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January 26, 2015

Affluenza nation


January 26, 2015


Out of my head
Ours is a country where injustice and inequality abound. A different justice system prevails for the rich and a different one for the poor. Not telling you anything new here. But don’t blame the privileged and the powers-that-be – the people that the system is geared to favour and who in turn perpetuate the system. It’s not their fault. They are but the victims of the dreaded disease known as affluenza.
On June 15, 2013 sixteen-year-old American Ethan Couch, son of wealthy parents, stole two cases of beer from a Walmart store and drove off at more than 70 miles per hour in a 40MPH zone in his father’s Ford F-350 pick-up truck. He had seven of his friends with him. About an hour later, Couch lost control of his vehicle and ploughed the truck into a group of people off a rural road near Fort Worth, Texas. Breanna Mitchell’s car had stalled and she was being helped by nearby residents Hollie Boyles and her daughter Shelby and passing motorist Brian Jennings.
Couch’s truck first rammed into Mitchell’s car and then into Brian Jennings’ car, sending it into the path of an oncoming Volkswagen Beetle. Couch’s truck then flipped over before hitting a tree. Breanna Mitchell, Hollie Boyles, Shelby Boyles and Brian Jennings were all killed. Couch and seven fellow teens survived. However, two of Couch’s passengers were badly injured. One was paralysed, losing the ability to speak and the other suffered broken bones and internal injuries. Couch was found to have a blood-alcohol content three times the legal limit for adult drivers and also tested positive for Valium.
Ethan Couch received no jail time for his crime, despite admitting to four counts of intoxication manslaughter. Instead of imprisonment, Ethan Couch was ‘sentenced’ to a long-term, in-patient facility for therapy and rehabilitation. His expensive team of lawyers, with the help of a psychologist called in as an expert witness, had managed to successfully mount a

defence around the concept of ‘affluenza’ – the inability to understand the consequences of one’s actions because of financial privilege.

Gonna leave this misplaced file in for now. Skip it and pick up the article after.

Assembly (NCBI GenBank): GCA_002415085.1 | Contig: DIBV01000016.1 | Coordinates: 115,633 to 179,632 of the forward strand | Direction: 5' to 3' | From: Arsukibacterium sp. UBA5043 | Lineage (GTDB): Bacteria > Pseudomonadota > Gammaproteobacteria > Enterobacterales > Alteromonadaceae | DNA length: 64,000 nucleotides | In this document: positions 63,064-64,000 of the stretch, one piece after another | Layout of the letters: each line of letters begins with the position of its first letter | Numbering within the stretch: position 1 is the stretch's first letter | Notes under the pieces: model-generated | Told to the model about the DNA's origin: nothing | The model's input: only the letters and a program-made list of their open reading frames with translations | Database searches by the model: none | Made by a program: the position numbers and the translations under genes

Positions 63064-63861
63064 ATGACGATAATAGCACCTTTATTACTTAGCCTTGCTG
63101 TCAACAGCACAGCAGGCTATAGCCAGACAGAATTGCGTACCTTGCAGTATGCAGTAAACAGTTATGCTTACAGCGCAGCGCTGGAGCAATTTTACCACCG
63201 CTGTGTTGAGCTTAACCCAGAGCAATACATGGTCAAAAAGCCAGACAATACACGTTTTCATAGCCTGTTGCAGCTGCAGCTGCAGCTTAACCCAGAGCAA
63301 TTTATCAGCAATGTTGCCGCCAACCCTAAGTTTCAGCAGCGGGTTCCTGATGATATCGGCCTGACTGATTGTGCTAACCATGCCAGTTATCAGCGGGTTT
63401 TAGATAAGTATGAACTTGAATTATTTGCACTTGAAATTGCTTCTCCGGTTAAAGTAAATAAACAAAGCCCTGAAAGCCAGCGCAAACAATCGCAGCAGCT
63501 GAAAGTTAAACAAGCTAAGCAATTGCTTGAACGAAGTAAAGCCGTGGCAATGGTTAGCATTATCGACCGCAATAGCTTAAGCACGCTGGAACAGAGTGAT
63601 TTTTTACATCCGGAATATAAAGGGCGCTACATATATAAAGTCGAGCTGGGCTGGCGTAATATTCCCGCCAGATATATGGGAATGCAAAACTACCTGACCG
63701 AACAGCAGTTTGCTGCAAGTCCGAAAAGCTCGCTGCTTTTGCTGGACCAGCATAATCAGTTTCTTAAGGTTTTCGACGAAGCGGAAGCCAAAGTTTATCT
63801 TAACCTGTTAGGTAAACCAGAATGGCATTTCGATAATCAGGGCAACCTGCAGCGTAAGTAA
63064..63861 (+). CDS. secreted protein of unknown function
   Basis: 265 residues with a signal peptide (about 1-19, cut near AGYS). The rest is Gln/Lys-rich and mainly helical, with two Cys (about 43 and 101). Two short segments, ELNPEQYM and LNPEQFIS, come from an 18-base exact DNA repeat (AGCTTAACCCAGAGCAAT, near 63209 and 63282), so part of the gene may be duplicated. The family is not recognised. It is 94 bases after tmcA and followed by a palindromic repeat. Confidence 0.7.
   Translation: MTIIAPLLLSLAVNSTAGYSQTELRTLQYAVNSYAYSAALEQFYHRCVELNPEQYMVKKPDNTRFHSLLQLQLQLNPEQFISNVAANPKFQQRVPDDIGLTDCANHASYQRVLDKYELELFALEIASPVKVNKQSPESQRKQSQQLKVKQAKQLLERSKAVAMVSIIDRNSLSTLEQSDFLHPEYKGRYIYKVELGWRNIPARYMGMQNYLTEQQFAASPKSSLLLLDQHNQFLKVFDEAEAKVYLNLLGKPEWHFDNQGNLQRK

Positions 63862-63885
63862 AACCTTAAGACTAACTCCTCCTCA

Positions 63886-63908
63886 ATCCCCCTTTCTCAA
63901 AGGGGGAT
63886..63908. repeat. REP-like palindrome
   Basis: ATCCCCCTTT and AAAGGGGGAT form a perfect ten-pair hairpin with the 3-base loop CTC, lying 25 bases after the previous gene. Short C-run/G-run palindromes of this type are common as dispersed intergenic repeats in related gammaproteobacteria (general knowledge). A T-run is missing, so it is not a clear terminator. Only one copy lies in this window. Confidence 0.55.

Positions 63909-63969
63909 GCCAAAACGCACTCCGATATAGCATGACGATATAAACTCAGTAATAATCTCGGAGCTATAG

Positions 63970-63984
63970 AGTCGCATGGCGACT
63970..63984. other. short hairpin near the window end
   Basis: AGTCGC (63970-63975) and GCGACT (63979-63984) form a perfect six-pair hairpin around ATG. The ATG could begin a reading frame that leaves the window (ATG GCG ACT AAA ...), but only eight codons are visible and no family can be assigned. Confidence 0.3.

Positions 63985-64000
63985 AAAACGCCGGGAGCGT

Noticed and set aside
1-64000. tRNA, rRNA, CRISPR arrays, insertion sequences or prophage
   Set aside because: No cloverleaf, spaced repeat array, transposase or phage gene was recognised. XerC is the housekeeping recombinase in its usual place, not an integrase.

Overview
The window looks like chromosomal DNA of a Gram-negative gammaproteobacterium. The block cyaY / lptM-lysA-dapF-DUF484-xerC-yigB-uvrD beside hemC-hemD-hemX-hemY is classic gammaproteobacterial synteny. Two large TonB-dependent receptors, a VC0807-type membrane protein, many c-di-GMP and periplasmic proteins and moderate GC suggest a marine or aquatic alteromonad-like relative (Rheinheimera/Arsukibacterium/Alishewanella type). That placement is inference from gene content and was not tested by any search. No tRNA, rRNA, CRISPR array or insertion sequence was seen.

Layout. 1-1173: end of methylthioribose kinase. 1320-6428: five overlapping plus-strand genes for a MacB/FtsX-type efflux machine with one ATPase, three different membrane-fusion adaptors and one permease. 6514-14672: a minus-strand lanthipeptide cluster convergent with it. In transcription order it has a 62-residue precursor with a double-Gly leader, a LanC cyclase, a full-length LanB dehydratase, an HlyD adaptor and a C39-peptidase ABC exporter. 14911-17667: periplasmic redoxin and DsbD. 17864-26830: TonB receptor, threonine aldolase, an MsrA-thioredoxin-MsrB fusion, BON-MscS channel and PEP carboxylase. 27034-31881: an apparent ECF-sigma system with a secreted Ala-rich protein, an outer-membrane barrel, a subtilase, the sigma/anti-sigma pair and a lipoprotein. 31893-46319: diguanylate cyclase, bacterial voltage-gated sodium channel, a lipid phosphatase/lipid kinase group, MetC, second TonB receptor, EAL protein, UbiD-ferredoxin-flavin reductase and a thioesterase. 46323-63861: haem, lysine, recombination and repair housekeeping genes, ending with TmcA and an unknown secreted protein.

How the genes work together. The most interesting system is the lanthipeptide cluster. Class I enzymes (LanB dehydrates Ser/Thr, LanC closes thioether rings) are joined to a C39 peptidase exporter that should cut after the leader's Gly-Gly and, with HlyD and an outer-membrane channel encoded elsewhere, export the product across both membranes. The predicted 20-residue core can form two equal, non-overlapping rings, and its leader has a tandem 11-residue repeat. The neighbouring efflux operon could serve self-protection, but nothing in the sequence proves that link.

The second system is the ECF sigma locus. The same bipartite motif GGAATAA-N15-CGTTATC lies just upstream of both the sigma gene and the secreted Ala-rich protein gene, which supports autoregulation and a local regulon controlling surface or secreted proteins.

We are also a nation and society afflicted with affluenza. Take the Shahrukh Jatoi case as just one example. We all know what happened there. Jatoi and his three fellow murderers – Nawab Siraj Talpur, Nawab Sajjad Talpur and Ghulam Murtaza Lashari – all ultimately were allowed to go scot-free, able to buy their way to liberty, despite being found guilty of the killing of Shahzeb Khan. And it wasn’t just the vagaries of the legal system but the sight of Shahrukh Jatoi’s permanent grin and two-fingered V sign which reflected his lack of remorse that galled us. But we had it all wrong.
The Victory sign clearly exposed him as a ‘victim’ of affluenza – his privileged position in society had made it unable for him to recognise the consequences of his actions or to distinguish between right and wrong. Poor Shahrukh. Just like Ethan Couch, it wasn’t his fault.
So we’ve had it all wrong. It isn’t the fault of our feudal lords. It is not the fault of Nawaz Sharif. It is not the fault of Asif Zardari. It is not the fault of Imran Khan. It is not the fault of our khaki masters. It is not the fault of our senior bureaucrats. It is not the fault of our rich. None of them are to blame. They are the victims and not the perpetrators. They deserve our sympathy and not our condemnation.
Blame it all on affluenza.
There is another virulent strain of affluenza and from which we all – not just the rich and the powerful – suffer from to one degree or another. This is the “painful, contagious, socially transmitted condition of overload, debt, anxiety, and waste resulting from the dogged pursuit of more.” British psychologist Oliver James defines affluenza as “placing a high value on money, possessions, appearances (physical and social) and fame.” We are obsessed with wealth and materialism but this has not made us any happier.
A few years ago, I was at a dinner with a group of friends and colleagues and the subject of wealth and the net worth of a few people we knew came up. Envy was the most prominent emotion on display. I asked whether there was any point to this endless pursuit of more to keep up with the Jones or the Jamsheds. Unless we were Warren Buffet or Bill Gates there would always be somebody who would have more money than us.
We had all done reasonably well in our lives and, practically speaking, that there wasn’t that much better we could live in terms of clothes, food, travel, housing and so on. Yes, we could have more but where was the point where we said enough. The people present either looked at me as if I was some sort of alien or with pity in their eyes for my naiveté.
But this never-ending quest for more and more without regard for consequences or for others and the future and future generations will ultimately destroy us all. “For what shall it profit a man, if he shall gain the whole world, and lose his own soul?”
Affluenza has swept the nation and robbed us of our souls.
The writer is a freelance columnist.
Email: [email protected]
Twitter: @KhusroMumtaz




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